The board filed a notice of its violations on June 6 to Reimers, as manager of Krasilsa, listing 28 different locations on the property three miles east of Cloverdale where infractions were found by investigators with the board and Sonoma County Department of Agriculture. Many of those spots had multiple violations within the cleared land: a steep, grassy ridge featuring oak woodland between the Russian River and Big Sulfur Creek.
The water quality agency’s findings have not been linked to Reimers’ sudden resignation from Foley’s Santa Rosa wine company he joined in 2017 and he led as president since January 2018.
The water agency is in the process of determining what sanctions to levy against Krasilsa, said Josh Curtis, assistant executive for the agency. The penalties could range from a cleanup of the property in an attempt to return it as close as possible to its condition before Krasilsa’s work started in late 2017 or early 2018, to the assessment of fines.
Investigators with the water board and county ag department have forwarded their report and underlying findings regarding the Krasilsa land to the Sonoma County District Attorney’s Office. The case is under review by the district attorney’s environmental and consumer law division, office spokeswoman Joan Croft said.
The most significant allegations included in the inspection report prepared in February are: the removal of 40 acres of trees, including those within 500 feet of a natural water channel; the placement of branches, tree tops and organic debris in at least eight natural channels; the improper dredging and filling of at least 2,450 feet of a water channel and the dredging of at least 10,000 square feet of wetland.
Reimers, 47, a vintner from Australia who had been president of rival Jackson Family Wines of Santa Rosa until leaving to join Foley’s company, said in an interview Monday, since he has not received a copy of the inspection report prepared by the North Coast water board and county ag department in February or the notice of violation the board issued in June, he could not address the specific allegations against his grape vineyard enterprise.
However, he pledged to comply with the water board. “We’re absolutely more than willing to work with the water board to rectify any issue out there and correct the situation,” he said in an interview.
He contended the work in question Krasilsa performed on a portion of its land was “agricultural cultivation” of the soil.
“Everything we did was under agricultural cultivation,” Reimers said, in a reference to the 2,278-acre property near Cloverdale that his company bought in September 2017. “We are not building anything out there.”
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|Nathan Strong, chief executive officer and president at Terroir AI, a startup company, demonstrates an automated yield count unit at UC Davis Oakville Station.The Terroir AI unit is mounted on the back an ATV. Kerana Todorv/Wine Business Monthly|
A company is developing a computer vision system to estimate vineyard crop yield with the collaboration of UC Davis scientists.
On Friday, Nathan Strong, president and chief executive officer at Terroir AI in Menlo Park, demonstrated the system at UC Davis’ Oakville Station. Strong installed a box containing four sensor cameras in the back of the station’s ATV, the cameras adjusted for the high-wire trellis system of the experimental block.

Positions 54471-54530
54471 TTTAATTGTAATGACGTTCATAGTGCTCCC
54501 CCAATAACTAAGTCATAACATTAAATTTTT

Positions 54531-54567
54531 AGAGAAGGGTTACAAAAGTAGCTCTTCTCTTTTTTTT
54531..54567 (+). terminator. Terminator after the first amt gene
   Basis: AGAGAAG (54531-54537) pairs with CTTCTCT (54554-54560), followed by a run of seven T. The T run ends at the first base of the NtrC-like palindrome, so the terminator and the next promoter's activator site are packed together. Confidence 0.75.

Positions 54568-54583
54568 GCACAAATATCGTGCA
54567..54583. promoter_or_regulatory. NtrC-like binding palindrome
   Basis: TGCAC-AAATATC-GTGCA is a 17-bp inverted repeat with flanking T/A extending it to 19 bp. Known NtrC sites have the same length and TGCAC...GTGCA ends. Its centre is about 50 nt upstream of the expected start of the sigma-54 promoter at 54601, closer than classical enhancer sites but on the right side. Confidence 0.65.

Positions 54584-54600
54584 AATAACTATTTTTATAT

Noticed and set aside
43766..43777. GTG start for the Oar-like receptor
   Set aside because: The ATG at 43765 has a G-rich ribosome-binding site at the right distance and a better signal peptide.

The sensors collect data on the number of clusters and volume per row while the ATV or tractor drives up to 5 miles-per-hour; machine learning algorithms then estimate crop yields. “The computer vision tells you what you have right now,” Strong said.
Terroir AI in a second phase of development wants to build artificial intelligence models to predict yields months ahead of harvest, taking into account farming management practices, the environment and other factors, Strong said. This will help farmers meet their targets. Eventually, the units and algorithms will be designed to spot mites for disease detection.
Kaan Kurtural, the assistant cooperative extension specialist in viticulture at UC Davis, has designed the 1-acre fully-mechanized vineyard in Oakville, where Strong has tested the Terroir AI unit. The block includes 1,349 vines that are spaced 1.5 meters by 2 meters – or about 5 feet by 6.5 feet.
Kurtural collaborated with Strong and his team to improve Terroir AI’s computer vision system, including figuring out a way to deal with occlusion from leaves, a common problem found in other automated crop yield systems. Terroir AI’s technology resolved the occlusion issue in part by positioning cameras inside the enclosed unit to shoot the vines from different directions.
The unit captures data from every fourth row of vines at the experimental vineyard in order to reduce the sheer amount of information to be analyzed. That’s enough information to obtain statically accurate results, according to Kurtural.
Terroir AI also has tested the system in commercial vineyards in Napa, Monterey, Paso Robles and Argentina. Fog has not been an issue, Strong said.
Strong, who started the project 1 ½ year ago, said the first commercial unit by March 2020. Prices will vary depending on acreage and other factors. Each unit will cost less than $50,000, according to Strong’s “very rough” estimates. The company plans to first sell the units bundled with two years of processing service.
Strong, who has a doctorate in environmental engineering from Stanford University, was determined to put his PhD to work when he came across the yield count issue in vineyards. He’s enjoyed being out in the vineyards, Strong said. “I love wine. I love the people in the wine industry. Everyone you talk to is so much fun.”
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Wente’s 2017 Riva Ranch chardonnay offers a surplus of flavors — almond butter, mango, lemon peel, and chamomile — all melding into a surprisingly apt summery concoction. The palate is big and buttery, while notes of cardamom and vanilla inform the finish. It’s a crowd pleaser, but it drinks with more authority than you’d think for an Arroyo Seco (in Monterey) bottling.
A- / $14 / wentevineyards.com